8 Common Baking Mistakes You Didn’t Know You Were Making

Baking is a delicate process where every detail matters, from temperature and ingredients to techniques and other tricks of the trade. From the baking experts at Ne-Mo’s, here are the most common baking mistakes that every baker can easily avoid:

1. Don’t bake at the wrong temperature

If a recipe calls for you to bake at a certain temperature, keep in mind that not all ovens are the same in terms of heating power. You need to make sure that you bake your goods at just the right temperature, so don’t rely on the number displayed on the oven. For a more accurate temperature, use an oven thermometer, which will guarantee the best results every time. Also, never bake your items in a cold oven. Always make sure to preheat and wait until the oven reaches the correct temperature according to the directions.

2. Don’t bake with cold ingredients

When it comes to ingredients, a good rule of thumb is to keep them at room temperature unless the recipe says otherwise. According to Katie Askew from Reader’s Digest, cold ingredients can ruin an otherwise delicious batch of cookies: “Take sugar as an example. When mixed into room temperature butter to make cookie dough, its jagged edges carve out tiny air pockets in the butter. These air pockets allow the baking powder or baking soda…to expand and create a light texture. If the butter is too cold, the sugar can’t create those pockets as easily, which can affect the fluffiness of the end result.”

3. Don’t over-knead your dough

If you knead the dough for too long, your bread or pastry will turn out tough and unappetizing. Alternatively, if you don’t knead it long enough, your bread loaves will have a doughy and undercooked texture. Bread baking experts at Red Star Yeast suggest kneading the dough until it is smooth on the outside and then springs back when you touch it.

4. Don’t skip the crumb coat

If you make this common baking mistake, your frosting will look crumbly with bits of cake stuck on it, or you might over-frost the cake, which will overwhelm the overall flavor. The editors at Cooking Light suggest starting with “a thin base-layer of frosting that holds loose crumbs in place so your frosting isn’t mixed with the crumb of the cake.”

After you finish frosting the cake, they recommend placing the cake in the freezer for 15 minutes, which helps set the crumb coat and also primes the next layers of frosting to spread smoothly and evenly. This extra step will give your cakes and pastries a pro decorating look.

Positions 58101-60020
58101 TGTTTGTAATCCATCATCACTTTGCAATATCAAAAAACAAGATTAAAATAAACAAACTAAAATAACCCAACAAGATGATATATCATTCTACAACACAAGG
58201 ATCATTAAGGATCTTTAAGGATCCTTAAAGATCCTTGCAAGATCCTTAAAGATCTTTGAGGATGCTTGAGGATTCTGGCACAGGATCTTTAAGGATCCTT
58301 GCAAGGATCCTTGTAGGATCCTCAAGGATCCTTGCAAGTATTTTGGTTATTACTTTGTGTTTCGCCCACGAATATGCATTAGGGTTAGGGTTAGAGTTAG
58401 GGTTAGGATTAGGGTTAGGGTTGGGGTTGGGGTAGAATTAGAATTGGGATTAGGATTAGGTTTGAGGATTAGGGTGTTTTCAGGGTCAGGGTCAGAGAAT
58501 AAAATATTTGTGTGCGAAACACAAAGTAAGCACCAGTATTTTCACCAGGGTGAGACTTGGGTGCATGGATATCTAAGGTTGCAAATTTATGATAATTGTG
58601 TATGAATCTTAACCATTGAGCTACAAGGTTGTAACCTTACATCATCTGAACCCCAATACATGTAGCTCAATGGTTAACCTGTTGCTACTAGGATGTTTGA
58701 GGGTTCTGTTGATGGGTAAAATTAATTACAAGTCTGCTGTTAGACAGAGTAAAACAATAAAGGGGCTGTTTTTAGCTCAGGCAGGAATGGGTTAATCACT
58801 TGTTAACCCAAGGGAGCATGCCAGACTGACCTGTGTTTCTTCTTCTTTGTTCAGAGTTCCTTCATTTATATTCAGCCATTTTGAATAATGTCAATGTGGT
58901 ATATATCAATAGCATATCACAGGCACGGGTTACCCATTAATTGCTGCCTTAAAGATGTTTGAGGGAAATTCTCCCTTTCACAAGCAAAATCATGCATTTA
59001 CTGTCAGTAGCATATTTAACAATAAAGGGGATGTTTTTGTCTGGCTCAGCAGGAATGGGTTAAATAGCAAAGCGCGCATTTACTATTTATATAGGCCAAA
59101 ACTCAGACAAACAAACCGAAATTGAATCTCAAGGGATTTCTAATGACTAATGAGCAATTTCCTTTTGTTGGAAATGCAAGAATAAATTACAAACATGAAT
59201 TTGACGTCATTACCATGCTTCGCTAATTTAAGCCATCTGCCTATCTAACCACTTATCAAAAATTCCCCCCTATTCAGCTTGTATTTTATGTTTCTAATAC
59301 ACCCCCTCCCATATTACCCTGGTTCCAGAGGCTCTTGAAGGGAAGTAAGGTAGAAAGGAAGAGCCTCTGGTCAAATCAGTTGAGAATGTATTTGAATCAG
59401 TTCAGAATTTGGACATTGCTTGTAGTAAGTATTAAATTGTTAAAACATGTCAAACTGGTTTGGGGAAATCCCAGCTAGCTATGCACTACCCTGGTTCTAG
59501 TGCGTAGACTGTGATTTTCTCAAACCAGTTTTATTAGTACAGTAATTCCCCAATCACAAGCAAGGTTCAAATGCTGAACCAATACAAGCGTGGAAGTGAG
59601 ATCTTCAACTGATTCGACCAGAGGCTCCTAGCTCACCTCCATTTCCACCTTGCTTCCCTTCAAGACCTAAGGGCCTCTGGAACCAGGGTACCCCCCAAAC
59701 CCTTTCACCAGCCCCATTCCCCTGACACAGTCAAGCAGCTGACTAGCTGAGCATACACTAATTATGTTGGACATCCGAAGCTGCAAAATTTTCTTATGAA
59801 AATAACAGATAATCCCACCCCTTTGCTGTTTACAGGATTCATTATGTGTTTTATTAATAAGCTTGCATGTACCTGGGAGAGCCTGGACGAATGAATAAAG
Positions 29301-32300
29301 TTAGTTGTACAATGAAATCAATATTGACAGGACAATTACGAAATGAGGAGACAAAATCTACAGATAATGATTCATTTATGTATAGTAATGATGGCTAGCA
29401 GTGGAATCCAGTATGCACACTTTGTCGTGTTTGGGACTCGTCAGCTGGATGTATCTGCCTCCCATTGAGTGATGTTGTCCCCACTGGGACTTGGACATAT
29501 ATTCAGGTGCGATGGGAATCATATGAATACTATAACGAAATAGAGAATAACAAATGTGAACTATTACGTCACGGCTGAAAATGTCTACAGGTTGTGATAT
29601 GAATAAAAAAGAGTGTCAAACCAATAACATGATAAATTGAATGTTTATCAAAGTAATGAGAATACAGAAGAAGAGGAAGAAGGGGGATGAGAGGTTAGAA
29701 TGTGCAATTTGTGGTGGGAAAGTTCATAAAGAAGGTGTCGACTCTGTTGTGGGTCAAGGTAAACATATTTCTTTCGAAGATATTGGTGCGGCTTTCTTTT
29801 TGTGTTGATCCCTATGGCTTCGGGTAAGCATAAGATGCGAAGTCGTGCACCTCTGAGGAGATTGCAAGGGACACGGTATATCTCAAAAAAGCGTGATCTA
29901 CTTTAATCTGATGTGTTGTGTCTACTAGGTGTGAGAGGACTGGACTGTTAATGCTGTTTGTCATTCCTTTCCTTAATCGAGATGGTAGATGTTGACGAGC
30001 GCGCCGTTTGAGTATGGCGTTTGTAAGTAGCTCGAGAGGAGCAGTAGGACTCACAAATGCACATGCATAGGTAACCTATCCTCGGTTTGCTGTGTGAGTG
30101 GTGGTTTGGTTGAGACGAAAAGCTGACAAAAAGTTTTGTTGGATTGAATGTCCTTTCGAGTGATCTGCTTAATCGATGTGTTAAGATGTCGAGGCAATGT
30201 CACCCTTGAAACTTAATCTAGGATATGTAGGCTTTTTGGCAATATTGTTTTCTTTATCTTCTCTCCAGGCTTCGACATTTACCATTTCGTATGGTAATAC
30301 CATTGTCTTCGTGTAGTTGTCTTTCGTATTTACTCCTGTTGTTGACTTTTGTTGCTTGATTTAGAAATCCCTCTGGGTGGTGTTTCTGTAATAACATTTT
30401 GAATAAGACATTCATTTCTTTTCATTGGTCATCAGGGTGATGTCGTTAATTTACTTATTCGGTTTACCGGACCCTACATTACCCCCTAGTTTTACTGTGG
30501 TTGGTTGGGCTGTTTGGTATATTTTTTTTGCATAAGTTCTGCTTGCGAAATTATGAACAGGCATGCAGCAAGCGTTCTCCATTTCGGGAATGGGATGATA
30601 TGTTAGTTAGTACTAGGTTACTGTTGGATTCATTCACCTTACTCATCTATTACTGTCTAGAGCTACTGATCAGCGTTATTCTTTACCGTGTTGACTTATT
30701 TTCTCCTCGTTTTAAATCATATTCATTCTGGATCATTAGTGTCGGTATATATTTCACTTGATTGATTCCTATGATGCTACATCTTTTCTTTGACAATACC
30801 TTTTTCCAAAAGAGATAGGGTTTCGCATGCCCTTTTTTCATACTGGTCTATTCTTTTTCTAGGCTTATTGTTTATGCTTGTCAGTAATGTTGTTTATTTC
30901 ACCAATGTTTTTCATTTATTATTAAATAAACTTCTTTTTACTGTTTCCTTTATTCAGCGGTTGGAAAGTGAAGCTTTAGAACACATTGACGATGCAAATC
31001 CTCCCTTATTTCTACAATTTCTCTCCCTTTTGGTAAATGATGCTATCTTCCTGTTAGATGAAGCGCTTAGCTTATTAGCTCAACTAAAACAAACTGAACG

5. Use the Right Type of Pan

Editors at The Spruce Eats advise using a light-colored baking pan to keep your cakes, pies, and cookies from burning. In fact, darker colors always absorb more heat and warm things up faster. When you want ingredients to brown, such as roasted vegetables or appetizers, darker pans are the best option. But for baked goods, a darker pan can cause them to over-cook and burn. If you’re using a dark pan, decrease the baking temperature by 25°F.

6. Wait Until Fully Cooled Before Cutting into Cakes or Bread

When you slice into a cake or loaf of bread straight out of the oven, it will release the greatest amount of steam, which is a sign of a significant amount of moisture loss. Once all the steam is let out, it can dry out your bread or pastries. It can also cause your delicate bread or baked good to tear apart, which makes for a messy presentation. Instead, be patient and let your baked goods get to room temperature before indulging.

7. Grease your pans properly

Nothing is worse than a Bundt cake stuck in the pan. To avoid this major baking disaster, go beyond cooking spray and also add butter, flour and parchment paper. Katherine O’Malley at Spoon University shares her fail-safe method: “For cake pans, I butter each pan, then put a circular parchment round down, then butter the parchment, then flour the pan…it always works perfectly.”

8. Don’t forget to sift dry ingredients

This extra step is essential if you want fluffy, chewy and absolutely delicious pastries and other baked goods. In fact, when it comes to powdered sugar, cocoa powder, and flour, they all have the tendency to get lumpy, but sifting helps smoothen the powdered texture to avoid any lumps in the mixture.

Baking can be a delicate process, but the extra effort is definitely worth it, especially when your home becomes filled with the intoxicating aromas of baked goods, the ultimate comfort food.

If you don’t have time for baking, you can still indulge in the taste of homemade goodness with Ne-Mo’s treats.

Sources:

https://www.rd.com/food/recipes-cooking/baking-mistakes/
https://bigchill.com/blog/8-common-baking-mistakes-and-how-to-fix-them/
https://spoonuniversity.com/how-to/11-most-common-baking-mistakes-you-might-be-making

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